Manojkumar Parmar: Today, AI security has become a very common term. But in terms of industry, it generally refers to how AI is being used to do traditional cyber security jobs, which involves tasks like threat hunting, detecting fraud behaviour and malware, etc. 

Now what we are saying is a little different than that. What we are saying is that the AI is opening up newer attack surfaces to attack the AI itself. We are focusing on how to secure AI as an asset class and not utilise it to secure some other asset classes. So in layman’s terms, you can say that cybersecurity is policing the actual asset. We are asking who is policing the police.

AIM: A lot of people also think that concepts like AI security, governance, and ethics may be a hindrance to rapid innovation. What is your take on this?

Manojkumar Parmar: Take a case of recently concluded COP-26. Such an event/conference had to be held because threats were not paid heed to from the early stages. We don’t need to repeat this with every technology, just in the name of innovation.

Technology is like a vehicle; it has both an accelerator (innovation) and a brake (governance/security/regulation). The brake gives the confidence to increase the speed gradually and responsibly.

We, as a society, have to really take care of where our values are and how much we are willing to sacrifice them. For some societies, it is OK to sacrifice all of these values in the name of innovation to move faster, but for some, it is not. So, I don’t have any blanket answer for whether it is right or wrong, but I think regulations put the problem in perspective and tell clearly where to innovate.

I think it is good that we are reacting early. And again, the keyword here is ‘reacting early’. In a lot of cases, we have reacted very late, which had dire consequences.

The last five to six years have been spent in building the technology and making it relevant for the people and organisations undergoing digital transformation. AI assets are increasing, and the need for its security is also rising. So for me, it is the right time to talk about AI security.

AIM: With respect to AI security, what do you predict for 2022?

Manojkumar Parmar: For the first time, academia needs a lot of catching up to do. In terms of AI security, the industry has taken the lead. As industry players, we have burned our fingers with cybersecurity enough—the trillions of dollars that are being lost because of that data security breach and other issues. We have learned our lessons. We want it to be ready for any such unforeseen situations. It’s a selfish viewpoint, but we feel good about being ahead of academia, at least here, because it is generally them dictating terms of what to work on AI.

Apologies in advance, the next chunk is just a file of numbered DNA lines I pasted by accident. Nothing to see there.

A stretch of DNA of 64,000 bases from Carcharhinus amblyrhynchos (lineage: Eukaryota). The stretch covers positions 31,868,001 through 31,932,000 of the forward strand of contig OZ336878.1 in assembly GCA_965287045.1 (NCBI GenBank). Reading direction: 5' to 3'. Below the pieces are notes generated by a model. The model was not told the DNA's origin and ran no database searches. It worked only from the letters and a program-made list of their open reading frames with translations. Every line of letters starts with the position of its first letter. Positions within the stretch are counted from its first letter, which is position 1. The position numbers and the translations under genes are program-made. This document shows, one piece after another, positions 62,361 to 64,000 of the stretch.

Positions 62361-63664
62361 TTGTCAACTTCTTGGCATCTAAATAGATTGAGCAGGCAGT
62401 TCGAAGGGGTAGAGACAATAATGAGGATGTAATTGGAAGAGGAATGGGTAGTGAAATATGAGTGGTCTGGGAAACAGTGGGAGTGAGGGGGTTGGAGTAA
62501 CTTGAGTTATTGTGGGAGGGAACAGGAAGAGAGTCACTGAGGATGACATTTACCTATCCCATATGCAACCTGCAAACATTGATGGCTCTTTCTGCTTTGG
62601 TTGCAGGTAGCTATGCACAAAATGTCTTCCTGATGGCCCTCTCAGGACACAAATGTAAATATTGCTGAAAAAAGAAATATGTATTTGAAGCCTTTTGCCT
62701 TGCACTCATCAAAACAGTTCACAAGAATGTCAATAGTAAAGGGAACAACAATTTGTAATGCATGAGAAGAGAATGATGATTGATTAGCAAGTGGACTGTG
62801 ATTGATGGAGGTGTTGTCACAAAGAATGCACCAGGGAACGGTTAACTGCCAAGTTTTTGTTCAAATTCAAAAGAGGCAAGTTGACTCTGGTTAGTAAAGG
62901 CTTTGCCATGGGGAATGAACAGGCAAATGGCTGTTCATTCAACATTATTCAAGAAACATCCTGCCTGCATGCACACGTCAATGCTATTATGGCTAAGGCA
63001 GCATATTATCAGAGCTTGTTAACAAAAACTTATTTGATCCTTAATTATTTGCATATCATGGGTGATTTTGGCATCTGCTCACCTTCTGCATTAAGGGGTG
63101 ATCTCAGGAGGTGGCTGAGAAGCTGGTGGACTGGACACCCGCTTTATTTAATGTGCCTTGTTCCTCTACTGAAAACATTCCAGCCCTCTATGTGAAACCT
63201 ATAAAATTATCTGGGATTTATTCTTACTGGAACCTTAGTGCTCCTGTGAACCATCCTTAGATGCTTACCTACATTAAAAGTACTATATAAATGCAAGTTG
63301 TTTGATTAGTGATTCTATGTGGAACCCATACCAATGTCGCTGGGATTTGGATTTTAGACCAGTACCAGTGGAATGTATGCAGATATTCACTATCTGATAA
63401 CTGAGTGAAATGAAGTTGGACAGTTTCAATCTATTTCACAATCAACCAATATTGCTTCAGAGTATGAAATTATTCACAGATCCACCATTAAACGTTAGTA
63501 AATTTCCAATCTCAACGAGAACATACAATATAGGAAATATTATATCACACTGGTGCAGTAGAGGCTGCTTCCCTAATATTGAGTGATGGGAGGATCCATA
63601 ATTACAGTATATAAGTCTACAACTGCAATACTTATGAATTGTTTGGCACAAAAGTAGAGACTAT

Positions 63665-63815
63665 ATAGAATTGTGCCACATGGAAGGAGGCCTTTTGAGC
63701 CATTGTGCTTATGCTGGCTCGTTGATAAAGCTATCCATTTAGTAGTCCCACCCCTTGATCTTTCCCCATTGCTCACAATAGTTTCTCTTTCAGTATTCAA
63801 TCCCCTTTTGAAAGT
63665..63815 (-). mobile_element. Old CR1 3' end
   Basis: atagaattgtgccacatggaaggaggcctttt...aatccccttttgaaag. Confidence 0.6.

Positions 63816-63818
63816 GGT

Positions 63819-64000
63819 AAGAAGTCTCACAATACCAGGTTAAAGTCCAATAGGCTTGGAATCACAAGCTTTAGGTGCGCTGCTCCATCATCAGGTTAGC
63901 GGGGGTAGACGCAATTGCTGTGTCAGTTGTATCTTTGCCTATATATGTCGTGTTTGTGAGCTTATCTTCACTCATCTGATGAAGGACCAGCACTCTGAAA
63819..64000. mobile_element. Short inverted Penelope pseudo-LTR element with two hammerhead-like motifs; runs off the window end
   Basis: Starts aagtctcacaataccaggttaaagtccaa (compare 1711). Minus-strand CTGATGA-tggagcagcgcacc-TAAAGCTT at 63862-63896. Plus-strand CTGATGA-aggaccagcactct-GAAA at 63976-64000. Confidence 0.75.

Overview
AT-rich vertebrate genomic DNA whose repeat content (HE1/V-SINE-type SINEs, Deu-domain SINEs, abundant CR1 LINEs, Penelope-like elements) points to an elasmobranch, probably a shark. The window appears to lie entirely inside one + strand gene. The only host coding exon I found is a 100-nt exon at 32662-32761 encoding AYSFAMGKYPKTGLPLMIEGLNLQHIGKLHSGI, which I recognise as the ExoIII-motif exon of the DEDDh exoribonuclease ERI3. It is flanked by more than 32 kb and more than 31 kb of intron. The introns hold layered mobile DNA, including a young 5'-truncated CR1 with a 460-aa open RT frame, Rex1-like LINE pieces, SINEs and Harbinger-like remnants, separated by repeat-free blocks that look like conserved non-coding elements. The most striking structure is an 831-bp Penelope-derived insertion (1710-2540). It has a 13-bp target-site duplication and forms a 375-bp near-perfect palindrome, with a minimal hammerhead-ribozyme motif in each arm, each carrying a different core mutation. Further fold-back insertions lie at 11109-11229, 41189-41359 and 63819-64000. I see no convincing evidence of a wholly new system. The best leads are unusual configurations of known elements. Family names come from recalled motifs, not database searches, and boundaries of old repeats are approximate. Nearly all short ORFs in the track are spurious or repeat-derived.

AIM: Do you think a framework for AI security, governance and trust can be applied to the entire industry?

Manojkumar Parmar: It’s an interesting question because, in AI, the issues regarding governance and trust are related to the culture and society you come from.

So as an industry, we also factor in the cultural aspects of AI. It isn’t easy to have in common regulations for everyone until and unless we factor in the anthropological and social aspects. It may be possible to make regulation to a certain extent (a common, minimal program way). There are already initiatives like a model card or a model sheet, which actually tells users complete things about how the model is built. These are more like informative and not enforceable regulations. It is helpful because you are putting the choice in the hands of a consumer whether they want to really use this or not. This is the normal principle of data privacy extended to the AI-related issue. You as a consumer decide if you want to use it or not, and our job as an industry is to give you that information.

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Shraddha Goled
I am a technology journalist with AIM. I write stories focused on the AI landscape in India and around the world with a special interest in analysing its long term impact on individuals and societies. Reach out to me at